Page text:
Some would say it's criminal that Seth Joyner isn't in already. Joyner was one interception away from becoming the first player ever to record at least 25 picks (24), forced fumbles (26) and sacks (52.0), long before Dawkins accomplished the feat. He also picked up his Super Bowl ring in his final season with Denver, something Dawkins, Owens and McNabb all lack on this list. Yet, Joyner never really racked up the individual accolades, earning an invitation to just three Pro Bowls over 13 seasons. The weak class of '18 gives an otherwise overlooked great a remote chance, but it's just that -- remote.
 
Eric Allen: 40/1
 
Allen is in a similar boat with Joyner. When you see cornerbacks like Aeneas Williams get in a few years back, you wonder why Allen's name never comes up. Nothing against Williams, but Allen had one less interception (54) in the same span of 14 NFL seasons. Regardless, his time appears to have come and gone without any meaningful consideration. It's a shame, but Allen is a serious long shot.
 
Greg Townsend: 50/1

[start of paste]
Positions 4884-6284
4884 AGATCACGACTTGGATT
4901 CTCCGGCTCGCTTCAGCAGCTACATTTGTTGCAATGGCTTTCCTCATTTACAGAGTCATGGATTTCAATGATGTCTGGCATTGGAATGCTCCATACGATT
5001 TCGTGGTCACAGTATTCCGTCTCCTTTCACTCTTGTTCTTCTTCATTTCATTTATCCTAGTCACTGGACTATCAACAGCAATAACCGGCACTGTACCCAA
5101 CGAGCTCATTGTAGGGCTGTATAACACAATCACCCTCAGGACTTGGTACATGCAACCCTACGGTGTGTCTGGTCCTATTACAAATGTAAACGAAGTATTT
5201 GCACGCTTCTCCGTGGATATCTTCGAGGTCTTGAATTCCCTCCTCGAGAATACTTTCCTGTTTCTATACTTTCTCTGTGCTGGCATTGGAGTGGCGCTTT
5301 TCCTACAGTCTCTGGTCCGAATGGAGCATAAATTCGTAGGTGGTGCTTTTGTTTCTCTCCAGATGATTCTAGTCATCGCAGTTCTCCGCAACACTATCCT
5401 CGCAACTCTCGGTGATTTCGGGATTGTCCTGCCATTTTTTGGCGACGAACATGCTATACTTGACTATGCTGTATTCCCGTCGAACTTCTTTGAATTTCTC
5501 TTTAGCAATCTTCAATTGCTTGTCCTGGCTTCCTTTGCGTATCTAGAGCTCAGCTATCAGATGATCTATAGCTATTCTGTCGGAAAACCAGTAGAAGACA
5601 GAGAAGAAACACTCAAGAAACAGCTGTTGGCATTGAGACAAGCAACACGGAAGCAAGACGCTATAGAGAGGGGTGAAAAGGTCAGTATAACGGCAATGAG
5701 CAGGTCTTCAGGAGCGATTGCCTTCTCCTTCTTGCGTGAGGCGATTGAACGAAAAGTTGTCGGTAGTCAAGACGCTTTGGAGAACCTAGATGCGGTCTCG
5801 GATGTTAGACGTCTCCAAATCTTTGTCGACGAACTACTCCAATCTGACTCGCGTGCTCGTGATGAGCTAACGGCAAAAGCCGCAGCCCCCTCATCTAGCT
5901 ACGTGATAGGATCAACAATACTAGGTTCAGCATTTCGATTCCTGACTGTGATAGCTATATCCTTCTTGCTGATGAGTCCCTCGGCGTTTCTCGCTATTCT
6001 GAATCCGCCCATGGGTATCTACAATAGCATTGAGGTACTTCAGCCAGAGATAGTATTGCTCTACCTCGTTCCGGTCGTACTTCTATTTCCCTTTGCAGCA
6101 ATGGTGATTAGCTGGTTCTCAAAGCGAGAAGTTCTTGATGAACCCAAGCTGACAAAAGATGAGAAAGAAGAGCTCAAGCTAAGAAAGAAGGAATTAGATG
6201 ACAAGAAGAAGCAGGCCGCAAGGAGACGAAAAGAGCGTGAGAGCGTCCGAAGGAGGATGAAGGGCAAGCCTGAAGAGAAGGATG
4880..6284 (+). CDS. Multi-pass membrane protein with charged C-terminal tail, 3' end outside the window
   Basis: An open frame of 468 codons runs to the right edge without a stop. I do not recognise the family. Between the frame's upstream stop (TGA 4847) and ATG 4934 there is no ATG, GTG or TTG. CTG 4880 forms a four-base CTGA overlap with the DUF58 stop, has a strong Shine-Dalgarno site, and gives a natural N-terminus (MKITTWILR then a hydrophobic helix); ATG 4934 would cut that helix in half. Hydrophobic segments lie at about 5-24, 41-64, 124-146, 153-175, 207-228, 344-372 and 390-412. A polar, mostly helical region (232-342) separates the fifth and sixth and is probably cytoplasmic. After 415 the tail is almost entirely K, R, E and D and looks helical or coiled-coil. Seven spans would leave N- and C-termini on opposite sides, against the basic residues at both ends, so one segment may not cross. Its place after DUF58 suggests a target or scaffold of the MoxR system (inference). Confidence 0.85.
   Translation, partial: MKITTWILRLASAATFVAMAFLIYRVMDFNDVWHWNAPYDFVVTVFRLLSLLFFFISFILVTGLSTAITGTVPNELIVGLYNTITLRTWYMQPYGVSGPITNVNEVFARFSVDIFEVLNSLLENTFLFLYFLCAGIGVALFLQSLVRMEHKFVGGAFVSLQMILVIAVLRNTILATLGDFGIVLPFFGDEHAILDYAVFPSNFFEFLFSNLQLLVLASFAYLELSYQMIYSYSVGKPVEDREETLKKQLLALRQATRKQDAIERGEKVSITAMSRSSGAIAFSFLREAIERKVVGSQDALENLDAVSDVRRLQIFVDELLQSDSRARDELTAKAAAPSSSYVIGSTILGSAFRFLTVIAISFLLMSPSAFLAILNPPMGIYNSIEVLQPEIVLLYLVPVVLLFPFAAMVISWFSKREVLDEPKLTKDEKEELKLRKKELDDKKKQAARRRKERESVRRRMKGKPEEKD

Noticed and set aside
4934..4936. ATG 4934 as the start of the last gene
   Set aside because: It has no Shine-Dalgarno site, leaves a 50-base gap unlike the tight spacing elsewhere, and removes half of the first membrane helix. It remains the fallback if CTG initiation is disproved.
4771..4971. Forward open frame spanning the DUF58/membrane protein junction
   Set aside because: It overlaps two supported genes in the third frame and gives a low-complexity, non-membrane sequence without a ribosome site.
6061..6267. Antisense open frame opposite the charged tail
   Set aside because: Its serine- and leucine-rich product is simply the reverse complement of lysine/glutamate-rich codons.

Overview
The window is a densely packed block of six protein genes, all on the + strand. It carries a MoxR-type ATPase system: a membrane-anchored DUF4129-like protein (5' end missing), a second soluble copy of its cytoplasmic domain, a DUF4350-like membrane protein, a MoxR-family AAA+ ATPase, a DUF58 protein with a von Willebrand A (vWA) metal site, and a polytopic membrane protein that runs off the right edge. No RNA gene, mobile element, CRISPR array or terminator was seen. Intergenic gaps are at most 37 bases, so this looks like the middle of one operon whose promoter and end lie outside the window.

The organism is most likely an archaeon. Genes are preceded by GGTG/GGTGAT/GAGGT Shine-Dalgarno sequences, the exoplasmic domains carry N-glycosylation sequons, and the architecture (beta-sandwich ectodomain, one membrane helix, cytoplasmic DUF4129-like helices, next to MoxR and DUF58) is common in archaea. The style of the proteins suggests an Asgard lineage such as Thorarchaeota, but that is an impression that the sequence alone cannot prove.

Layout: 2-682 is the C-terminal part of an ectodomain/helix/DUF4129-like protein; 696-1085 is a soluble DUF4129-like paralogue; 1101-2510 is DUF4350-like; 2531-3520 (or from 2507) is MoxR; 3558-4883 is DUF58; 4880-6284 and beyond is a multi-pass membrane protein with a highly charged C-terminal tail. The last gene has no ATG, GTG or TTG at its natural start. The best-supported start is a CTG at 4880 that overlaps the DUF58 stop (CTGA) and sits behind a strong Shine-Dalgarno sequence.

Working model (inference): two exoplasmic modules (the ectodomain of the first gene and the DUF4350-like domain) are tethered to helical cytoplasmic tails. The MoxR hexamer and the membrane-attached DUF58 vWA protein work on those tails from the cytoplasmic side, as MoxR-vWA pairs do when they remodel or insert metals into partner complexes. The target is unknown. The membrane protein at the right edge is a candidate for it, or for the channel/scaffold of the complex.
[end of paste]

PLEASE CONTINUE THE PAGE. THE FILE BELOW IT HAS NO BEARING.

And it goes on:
Ricky Watters: 50/1
 
Mark Bavaro: 75/1
 
Keith Millard: 75/1
 
Herschel Walker: 75/1
 
Gary Anderson: 250/1
 
Sean Landeta: 250/1
 
Steve Smith: 1,000,000/1

 
Whoops! There were once two NFL wide receivers named Steve Smith. The good one, Steve Smith Sr. of Panthers and Ravens fame, finished his career with 14,731 yards and 81 touchdowns -- but is not yet eligible for the Hall of Fame. The other Steve Smith wound up with 2,641 yards and 12 touchdowns, his career shortened by injury. Yet, that is the Steve Smith who's eligible for the Hall and was mistakenly voted one of the 108 nominees in for enshrinement in 2018. We have to assume the voters will sort this out, and bad Steve Smith will not be inducted by accident. Smith spent one season with the Eagles in 2011, recording 124 yards and a touchdown.